Here’s Why the Tech Bubble Isn’t Bursting – Yet

The Dow, S&P 500, and Nasdaq Composite plunged on Thursday, but that doesn’t mean the tech-sector bubble has popped.
US stock market
Investment executives are warning investors not to confuse a healthy correction with the bursting of a bubble. Tech stocks aren't done rallying. | Image: Johannes EISELE / AFP
  • Big Tech got obliterated overnight as the S&P 500 declined by 3.5% on September 4.
  • Executives at major investment banks say they expected the pullback, but that it is certainly not enough to predict the bursting to the tech bubble.
  • Chinese tech stocks fell in tandem with the U.S., possibly as institutions took profit on the massive stock market rally since March.

The S&P 500 Index declined sharply on Thursday and extended its slide into Friday’s session as Big Tech continued to slip. But the tech stock bubble is not bursting yet, and strategists believe it was a healthy pullback.

During the past month, economists warned against the widening gap between fundamentals and valuations.

Shifting consumer trends and strong Big Tech earnings have triggered a surge in technology-related stocks. Eventually, analysts started to call for a tech bubble, expecting a massive correction.

S&P 500
The performance of the S&P 500 index in the past five days. | Source: Yahoo Finance

Tech stocks in both the U.S. and China fell in tandem, and major investment bank executives say they expected pullbacks.

Strategists Expected the Tech Stock Correction; Nothing Changes

On September 1, Allianz chief economist Mohamed El-Erian said there are concerns about valuations shifting away from “economic fundamentals.”

In an op-ed column on the Financial Times, he said the extent of “risk-taking in U.S. financial markets” is hard to overstate:

Dramatic single-name surges (think Apple and Tesla) have amplified stocks’ continuous march higher, producing a series of records for the tech-heavy Nasdaq and the S&P 500 index, in particular.

Economists and strategists, including El-Erian, saw the tech stock pullback coming from a mile away.

After all, Apple stock has surged by over 60% year-to-date despite the pandemic, and Tesla stock has spiked 372% since January.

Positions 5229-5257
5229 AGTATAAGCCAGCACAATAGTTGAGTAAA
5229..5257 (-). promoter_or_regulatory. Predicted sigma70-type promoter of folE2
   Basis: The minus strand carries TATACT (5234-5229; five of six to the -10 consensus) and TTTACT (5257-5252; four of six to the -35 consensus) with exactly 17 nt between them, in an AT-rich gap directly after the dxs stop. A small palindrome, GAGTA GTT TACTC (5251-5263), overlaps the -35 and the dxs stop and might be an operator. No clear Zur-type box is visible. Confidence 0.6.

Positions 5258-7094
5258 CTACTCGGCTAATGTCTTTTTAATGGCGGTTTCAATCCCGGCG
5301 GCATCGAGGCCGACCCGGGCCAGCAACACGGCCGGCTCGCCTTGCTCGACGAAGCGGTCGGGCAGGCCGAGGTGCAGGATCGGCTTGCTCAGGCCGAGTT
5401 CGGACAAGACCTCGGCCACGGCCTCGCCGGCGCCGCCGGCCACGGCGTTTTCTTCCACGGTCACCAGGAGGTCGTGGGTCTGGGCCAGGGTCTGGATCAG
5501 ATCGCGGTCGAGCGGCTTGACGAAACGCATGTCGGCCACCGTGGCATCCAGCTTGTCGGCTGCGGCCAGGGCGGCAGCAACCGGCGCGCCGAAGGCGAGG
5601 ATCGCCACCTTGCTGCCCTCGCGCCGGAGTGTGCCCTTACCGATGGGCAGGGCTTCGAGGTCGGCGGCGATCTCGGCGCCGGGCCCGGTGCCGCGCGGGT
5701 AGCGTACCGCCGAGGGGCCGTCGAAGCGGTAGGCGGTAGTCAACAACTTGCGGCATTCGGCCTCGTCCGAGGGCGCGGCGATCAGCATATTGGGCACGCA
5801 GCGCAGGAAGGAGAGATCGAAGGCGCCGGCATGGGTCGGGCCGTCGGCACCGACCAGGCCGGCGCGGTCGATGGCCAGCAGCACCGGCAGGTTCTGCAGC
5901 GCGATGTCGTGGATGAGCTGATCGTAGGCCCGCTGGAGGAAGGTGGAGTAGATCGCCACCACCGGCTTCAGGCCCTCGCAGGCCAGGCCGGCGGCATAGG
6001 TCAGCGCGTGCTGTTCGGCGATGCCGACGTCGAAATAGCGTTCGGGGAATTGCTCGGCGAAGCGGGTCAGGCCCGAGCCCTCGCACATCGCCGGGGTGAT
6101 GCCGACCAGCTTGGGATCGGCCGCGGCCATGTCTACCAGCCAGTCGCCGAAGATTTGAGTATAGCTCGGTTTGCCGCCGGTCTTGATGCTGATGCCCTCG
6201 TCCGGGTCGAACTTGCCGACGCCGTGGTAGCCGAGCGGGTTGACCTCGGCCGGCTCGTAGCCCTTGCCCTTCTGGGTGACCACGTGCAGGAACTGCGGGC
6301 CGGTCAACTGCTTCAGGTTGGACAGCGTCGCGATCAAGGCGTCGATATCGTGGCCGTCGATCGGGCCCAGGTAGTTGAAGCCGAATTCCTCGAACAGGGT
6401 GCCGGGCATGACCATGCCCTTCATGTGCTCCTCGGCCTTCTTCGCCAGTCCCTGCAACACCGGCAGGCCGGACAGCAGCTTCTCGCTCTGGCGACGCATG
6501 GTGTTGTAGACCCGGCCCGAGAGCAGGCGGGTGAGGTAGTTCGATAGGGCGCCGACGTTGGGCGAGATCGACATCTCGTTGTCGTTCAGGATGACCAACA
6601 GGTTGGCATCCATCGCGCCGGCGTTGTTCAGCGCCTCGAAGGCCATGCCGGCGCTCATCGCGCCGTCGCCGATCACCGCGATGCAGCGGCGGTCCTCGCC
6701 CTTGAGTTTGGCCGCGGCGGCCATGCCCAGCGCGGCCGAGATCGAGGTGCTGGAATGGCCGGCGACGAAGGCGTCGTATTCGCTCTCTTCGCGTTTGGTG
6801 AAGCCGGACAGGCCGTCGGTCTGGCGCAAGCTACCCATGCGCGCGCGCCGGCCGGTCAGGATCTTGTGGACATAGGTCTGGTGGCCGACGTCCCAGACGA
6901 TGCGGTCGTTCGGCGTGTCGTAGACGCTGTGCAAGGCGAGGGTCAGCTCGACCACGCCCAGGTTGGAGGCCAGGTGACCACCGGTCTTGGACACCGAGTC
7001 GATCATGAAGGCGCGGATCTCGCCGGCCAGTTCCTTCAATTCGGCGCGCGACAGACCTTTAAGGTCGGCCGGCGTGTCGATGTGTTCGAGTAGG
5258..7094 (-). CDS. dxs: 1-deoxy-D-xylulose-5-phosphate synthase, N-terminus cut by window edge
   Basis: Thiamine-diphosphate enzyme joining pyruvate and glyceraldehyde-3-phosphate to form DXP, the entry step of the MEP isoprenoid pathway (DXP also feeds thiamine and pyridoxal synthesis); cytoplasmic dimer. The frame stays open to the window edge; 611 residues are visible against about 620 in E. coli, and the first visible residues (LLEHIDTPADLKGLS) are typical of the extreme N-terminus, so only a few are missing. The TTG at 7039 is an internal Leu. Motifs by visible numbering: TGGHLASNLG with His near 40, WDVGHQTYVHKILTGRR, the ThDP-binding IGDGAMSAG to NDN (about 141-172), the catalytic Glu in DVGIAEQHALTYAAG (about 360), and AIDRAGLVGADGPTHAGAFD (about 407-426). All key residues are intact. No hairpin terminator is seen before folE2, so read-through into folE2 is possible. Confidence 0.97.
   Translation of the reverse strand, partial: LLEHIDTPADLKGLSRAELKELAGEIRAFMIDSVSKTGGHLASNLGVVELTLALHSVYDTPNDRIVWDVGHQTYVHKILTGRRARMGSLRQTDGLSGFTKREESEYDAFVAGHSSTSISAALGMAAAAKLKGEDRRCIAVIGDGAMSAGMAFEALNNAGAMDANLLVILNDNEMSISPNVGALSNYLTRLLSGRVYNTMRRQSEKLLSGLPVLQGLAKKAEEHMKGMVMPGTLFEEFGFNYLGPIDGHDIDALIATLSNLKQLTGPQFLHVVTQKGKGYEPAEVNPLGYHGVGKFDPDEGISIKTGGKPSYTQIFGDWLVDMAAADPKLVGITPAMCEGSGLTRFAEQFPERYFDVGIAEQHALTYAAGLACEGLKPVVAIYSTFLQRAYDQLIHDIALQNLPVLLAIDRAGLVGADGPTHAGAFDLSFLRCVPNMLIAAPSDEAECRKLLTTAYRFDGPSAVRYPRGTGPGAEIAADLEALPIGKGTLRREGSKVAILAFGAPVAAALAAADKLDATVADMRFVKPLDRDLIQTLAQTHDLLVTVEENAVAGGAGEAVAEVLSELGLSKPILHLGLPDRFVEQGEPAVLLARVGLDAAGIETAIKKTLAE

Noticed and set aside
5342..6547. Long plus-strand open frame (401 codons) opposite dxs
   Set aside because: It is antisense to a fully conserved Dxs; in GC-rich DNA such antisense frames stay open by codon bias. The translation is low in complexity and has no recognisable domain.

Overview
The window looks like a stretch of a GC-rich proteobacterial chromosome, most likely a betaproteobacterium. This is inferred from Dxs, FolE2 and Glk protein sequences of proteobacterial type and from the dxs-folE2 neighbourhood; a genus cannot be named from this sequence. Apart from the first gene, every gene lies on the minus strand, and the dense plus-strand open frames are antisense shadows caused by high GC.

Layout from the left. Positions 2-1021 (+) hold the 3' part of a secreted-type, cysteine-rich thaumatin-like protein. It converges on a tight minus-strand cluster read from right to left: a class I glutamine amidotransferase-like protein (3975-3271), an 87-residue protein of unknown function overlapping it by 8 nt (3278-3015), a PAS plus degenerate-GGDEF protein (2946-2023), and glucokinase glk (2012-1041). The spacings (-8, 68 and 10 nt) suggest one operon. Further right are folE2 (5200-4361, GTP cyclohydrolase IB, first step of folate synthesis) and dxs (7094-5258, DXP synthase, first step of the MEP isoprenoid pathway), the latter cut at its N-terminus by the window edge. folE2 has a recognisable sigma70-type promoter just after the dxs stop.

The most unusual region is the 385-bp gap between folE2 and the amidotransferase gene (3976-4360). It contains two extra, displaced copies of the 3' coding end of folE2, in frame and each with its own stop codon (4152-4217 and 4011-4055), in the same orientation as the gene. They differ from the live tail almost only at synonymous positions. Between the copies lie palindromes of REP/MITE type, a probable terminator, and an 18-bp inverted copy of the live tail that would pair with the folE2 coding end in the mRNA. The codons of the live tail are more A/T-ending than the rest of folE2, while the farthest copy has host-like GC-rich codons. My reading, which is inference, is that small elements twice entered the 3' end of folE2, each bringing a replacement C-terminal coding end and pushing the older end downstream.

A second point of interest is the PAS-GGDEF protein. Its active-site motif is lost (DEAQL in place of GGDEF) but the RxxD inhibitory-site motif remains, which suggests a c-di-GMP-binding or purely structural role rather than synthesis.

Whether Thursday’s pullback would cause a more protracted downtrend is uncertain, analysts argue. For now, some investment executives believe the tech sector saw a healthy correction.

Analysts explain the future of the U.S. stock market after Thursday’s steep selloff. Watch the video below.

According to Hou Wey Fook, the CIO at Singapore’s banking giant DBS, it was a “healthy correction in an uptrend.”

Fook emphasized that the upward momentum is intact, especially considering the Nasdaq’s 70% rally since March.

On CNBC’s “Squawk Box Asia,” Fook stated:

We think it’s a healthy correction in an uptrend… Nasdaq has gone up 30% year-to-date, and from the lows in March, it has gone up 70%, so there will be bouts of correction.

The Bahnsen Group’s chief investment officer David Bahnsen raised a similar point.

Bahnsen noted that when something rallies 70% from its bottom, it is difficult to expect a prolonged correction.

The U.S. stock market’s overextended rally could lead investors to ponder about the probability of a deeper market drop. But the executive stated that there is no specific way to predict that an extended correction would start.

Even China Is Dropping Amid Institutional Selloff

El-Erian and other strategists said that institutions are preparing to take profit on their investments. When a dip occurs, economists suggest that institutions could overwhelm retail investors.

On September 3, that is what happened. Institutions and their systematic selling likely overran retail investors.

Coincidentally, the Chinese tech market saw an identical trend.

Almost immediately after American tech stocks fell, Chinese giants, including Alibaba and Tencent, fell between 3.9% and 6.7%.

alibaba stock
Alibaba stock price falls as Chinese tech stocks pull back. | Source: Yahoo Finance

Institutions have started to fear that aggressive fiscal policies and surging global liquidity pushed stocks to unusual highs. JPMorgan Asset Management’s global market strategist Kerry Craig said, “heady pace” wasn’t going to last forever. 

Craig said that in a “market fuelled by central bank largesse, economic surprises and record earnings [performance],” investors have to expect market corrections.

Disclaimer: The opinions expressed in this article do not necessarily reflect the views of CCN.com and should not be considered investment or trading advice from CCN.com.

Sam Bourgi edited this article for CCN.com. If you see a breach of our Code of Ethics or find a factual, spelling, or grammar error, please contact us.

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